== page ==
How to Design a Golf Shaft

By Lyle Smith
Consider flexibility, weight, kick point, and torque when designing a shaft.
Consider flexibility, weight, kick point, and torque when designing a shaft.

While the head of your favorite golf club is the most easily identifiable piece, and at least partly the reason you selected that club to purchase in the first place, probably the most important component of any club--the engine of the golf club--is the shaft. But how do you select the right shaft to get the most out of your swing? Keep a few simple principles in mind and you'll find the right golf club in your hands without any trouble.

Determine the type of swing you have. A high handicapper with a slow swing will require a different type of shaft than a low handicapper with a 100-mph swing. You can visit your local pro for a lesson or an assessment on a launch monitor to measure your swing speed.

Translate your swing into stiffness and shaft material. If you can hit your driver over 250 yards routinely, you should consider a stiff or even an extra-stiff shaft. If your swing speed is around 80 mph or slower, you should probably consider a lightweight, ladies or senior shaft.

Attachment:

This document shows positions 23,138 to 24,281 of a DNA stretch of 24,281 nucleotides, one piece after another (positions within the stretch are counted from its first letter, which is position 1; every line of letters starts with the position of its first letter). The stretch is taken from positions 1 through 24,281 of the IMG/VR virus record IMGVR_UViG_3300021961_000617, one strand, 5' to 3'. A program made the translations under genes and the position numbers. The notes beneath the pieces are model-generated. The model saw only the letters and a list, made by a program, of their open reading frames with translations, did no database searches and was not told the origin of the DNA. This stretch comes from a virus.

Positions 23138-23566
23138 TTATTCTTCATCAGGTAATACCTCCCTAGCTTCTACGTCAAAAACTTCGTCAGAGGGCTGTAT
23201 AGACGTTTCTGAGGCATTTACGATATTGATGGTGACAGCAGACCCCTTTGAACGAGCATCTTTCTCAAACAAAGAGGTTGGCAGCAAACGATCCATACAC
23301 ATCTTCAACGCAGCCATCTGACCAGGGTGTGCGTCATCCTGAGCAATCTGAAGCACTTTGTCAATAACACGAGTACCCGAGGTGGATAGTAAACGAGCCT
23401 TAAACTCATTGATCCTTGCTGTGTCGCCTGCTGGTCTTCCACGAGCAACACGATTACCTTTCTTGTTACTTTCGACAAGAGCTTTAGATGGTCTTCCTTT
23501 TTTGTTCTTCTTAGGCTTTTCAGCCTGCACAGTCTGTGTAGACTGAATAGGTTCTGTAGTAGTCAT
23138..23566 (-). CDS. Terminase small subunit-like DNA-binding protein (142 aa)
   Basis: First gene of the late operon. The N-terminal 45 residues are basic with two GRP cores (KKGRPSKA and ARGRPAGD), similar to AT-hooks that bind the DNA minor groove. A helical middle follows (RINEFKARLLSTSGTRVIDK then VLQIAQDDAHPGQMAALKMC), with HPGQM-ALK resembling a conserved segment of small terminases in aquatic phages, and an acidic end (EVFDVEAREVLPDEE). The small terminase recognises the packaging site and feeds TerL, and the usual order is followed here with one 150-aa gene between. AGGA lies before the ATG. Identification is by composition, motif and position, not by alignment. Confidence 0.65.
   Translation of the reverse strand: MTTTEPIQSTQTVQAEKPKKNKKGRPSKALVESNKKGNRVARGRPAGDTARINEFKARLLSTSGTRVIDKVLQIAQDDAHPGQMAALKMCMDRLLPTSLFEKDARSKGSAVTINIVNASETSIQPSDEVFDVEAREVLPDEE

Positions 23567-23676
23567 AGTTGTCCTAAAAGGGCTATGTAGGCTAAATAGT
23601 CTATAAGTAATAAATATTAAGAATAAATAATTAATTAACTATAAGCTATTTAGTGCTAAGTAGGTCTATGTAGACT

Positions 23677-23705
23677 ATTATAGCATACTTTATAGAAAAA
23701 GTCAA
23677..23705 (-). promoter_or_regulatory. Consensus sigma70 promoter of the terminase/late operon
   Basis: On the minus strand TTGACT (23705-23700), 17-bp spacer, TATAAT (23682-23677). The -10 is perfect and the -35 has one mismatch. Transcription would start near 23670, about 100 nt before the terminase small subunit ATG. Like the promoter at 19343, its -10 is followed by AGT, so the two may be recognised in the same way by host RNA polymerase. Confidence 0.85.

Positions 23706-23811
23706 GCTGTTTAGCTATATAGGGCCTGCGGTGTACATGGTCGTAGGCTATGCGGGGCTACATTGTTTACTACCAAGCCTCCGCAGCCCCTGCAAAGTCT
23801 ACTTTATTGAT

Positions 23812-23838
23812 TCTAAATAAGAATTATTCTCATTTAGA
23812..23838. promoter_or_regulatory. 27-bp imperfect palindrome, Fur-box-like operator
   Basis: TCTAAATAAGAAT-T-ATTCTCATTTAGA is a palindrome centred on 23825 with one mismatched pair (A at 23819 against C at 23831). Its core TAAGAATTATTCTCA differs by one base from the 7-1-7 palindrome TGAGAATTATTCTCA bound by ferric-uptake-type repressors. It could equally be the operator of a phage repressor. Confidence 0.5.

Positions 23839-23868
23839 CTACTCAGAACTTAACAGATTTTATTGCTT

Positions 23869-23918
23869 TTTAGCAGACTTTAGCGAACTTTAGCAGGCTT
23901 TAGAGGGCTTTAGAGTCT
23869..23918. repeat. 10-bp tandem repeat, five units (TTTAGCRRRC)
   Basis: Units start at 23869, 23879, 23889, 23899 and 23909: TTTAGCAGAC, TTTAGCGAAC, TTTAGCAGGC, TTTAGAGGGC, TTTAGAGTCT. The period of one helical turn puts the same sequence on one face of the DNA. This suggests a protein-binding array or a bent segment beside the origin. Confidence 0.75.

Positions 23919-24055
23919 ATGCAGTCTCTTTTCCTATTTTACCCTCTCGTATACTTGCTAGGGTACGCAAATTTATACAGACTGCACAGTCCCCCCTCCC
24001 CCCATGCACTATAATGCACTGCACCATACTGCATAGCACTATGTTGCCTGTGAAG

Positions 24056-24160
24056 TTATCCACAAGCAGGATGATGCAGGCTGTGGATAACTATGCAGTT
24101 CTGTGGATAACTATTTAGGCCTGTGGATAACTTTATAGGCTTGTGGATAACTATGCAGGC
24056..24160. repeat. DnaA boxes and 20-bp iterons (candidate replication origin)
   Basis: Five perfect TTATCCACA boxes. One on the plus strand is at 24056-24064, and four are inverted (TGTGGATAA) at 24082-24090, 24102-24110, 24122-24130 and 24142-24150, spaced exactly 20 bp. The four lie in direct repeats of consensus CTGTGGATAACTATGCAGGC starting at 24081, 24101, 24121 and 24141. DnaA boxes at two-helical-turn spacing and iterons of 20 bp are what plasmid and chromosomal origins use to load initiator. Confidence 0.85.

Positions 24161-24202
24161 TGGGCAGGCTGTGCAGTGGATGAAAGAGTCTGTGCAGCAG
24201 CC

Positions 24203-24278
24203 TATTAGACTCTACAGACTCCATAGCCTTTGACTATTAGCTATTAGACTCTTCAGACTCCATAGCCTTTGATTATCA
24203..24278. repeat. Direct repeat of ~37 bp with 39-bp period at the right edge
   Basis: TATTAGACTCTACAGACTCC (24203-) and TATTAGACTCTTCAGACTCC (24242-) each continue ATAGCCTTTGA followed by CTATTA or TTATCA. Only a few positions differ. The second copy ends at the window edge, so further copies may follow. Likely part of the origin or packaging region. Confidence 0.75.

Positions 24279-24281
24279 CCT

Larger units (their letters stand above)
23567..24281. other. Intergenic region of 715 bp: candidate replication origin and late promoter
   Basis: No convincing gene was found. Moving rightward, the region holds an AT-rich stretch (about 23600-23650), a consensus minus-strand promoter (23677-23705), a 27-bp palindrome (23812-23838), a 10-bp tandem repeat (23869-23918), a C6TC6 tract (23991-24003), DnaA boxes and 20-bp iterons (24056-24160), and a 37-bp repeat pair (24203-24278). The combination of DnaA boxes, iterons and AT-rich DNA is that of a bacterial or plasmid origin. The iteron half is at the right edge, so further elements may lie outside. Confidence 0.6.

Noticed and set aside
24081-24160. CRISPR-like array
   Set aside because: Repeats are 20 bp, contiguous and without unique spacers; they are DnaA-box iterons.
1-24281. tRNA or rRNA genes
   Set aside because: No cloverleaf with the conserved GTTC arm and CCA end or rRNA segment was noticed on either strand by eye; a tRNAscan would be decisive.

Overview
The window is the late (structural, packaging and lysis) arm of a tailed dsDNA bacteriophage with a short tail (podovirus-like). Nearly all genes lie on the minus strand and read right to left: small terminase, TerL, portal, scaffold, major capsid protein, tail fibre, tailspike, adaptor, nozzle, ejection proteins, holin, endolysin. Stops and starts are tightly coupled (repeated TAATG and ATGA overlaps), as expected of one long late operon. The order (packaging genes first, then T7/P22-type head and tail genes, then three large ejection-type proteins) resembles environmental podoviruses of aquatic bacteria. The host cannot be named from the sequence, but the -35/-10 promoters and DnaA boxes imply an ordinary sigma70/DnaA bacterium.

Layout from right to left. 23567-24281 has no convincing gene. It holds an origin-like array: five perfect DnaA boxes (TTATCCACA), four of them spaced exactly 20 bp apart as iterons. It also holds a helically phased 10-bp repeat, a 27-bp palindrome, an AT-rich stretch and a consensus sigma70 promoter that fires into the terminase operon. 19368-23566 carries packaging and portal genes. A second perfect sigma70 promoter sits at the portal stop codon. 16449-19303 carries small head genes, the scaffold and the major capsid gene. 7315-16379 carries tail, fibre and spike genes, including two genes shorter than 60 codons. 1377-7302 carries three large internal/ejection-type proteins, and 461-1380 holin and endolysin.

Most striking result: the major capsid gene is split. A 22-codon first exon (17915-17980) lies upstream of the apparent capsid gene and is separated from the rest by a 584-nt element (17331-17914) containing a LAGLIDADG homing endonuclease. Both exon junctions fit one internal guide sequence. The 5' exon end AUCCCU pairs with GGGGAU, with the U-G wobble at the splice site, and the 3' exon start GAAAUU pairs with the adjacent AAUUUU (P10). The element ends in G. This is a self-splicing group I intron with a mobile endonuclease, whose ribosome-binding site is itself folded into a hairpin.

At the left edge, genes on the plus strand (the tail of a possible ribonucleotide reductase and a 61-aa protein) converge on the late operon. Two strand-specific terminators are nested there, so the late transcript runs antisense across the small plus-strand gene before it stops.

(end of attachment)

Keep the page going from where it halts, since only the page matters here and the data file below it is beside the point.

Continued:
Determine the type of club you are buying or re-shafting. Most drivers, woods and utility clubs come with graphite shafts. And many low-handicap golfers prefer steel shafts in their irons. Some of this is personal preference, but some of this choice is based on what works best for different types of shots. Generally, the longer the shot, the more likely you should consider graphite shafts.

Determine your optimum trajectory. Highly skilled players with low handicaps and competitive golfers usually prefer to hit a lower-trajectory shot that drives through the air with more spin. Higher-handicap players can usually use a little extra help getting the ball into the air and therefore prefer clubs with a higher launch angle.

Translate that choice into low or high kickpoint. Generally, shafts with a high kick point launch the ball on a lower trajectory and shafts with a low kick point launch on a higher trajectory.

Try a variety of clubs with different shafts. Visit your local driving range and/or pro shop and try a variety of the same club with different shafts, if you can. This will give you practical experience with how different shafts work with or against your swing.

Select your shaft. Pick up your new club or visit your local pro shop or club maker to have your old club re-shafted with the engine that works best for your swing.

About the Author

Lyle Smith is an award-winning copywriter with a widely varied background. He has completed work for individuals, small businesses and fortune 1000 corporate clients all over the country. He holds a Bachelor of Arts degree in English from Villanova University.

Photo Credits

  • Matt Sullivan/Getty Images Sport/Getty Images
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